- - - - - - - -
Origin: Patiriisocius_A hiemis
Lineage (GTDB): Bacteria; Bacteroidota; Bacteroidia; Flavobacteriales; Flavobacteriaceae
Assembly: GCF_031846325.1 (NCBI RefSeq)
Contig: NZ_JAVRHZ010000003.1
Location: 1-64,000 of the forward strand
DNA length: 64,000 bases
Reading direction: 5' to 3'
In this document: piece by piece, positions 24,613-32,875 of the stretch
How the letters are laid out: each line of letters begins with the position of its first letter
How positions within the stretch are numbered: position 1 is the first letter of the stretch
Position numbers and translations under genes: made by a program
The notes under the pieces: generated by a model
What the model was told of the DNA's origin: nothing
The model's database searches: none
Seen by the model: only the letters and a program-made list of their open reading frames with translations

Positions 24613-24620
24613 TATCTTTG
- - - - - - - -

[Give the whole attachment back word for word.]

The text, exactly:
Origin: Patiriisocius_A hiemis
Lineage (GTDB): Bacteria; Bacteroidota; Bacteroidia; Flavobacteriales; Flavobacteriaceae
Assembly: GCF_031846325.1 (NCBI RefSeq)
Contig: NZ_JAVRHZ010000003.1
Location: 1-64,000 of the forward strand
DNA length: 64,000 bases
Reading direction: 5' to 3'
In this document: piece by piece, positions 24,613-32,875 of the stretch
How the letters are laid out: each line of letters begins with the position of its first letter
How positions within the stretch are numbered: position 1 is the first letter of the stretch
Position numbers and translations under genes: made by a program
The notes under the pieces: generated by a model
What the model was told of the DNA's origin: nothing
The model's database searches: none
Seen by the model: only the letters and a program-made list of their open reading frames with translations

Positions 24613-24620
24613 TATCTTTG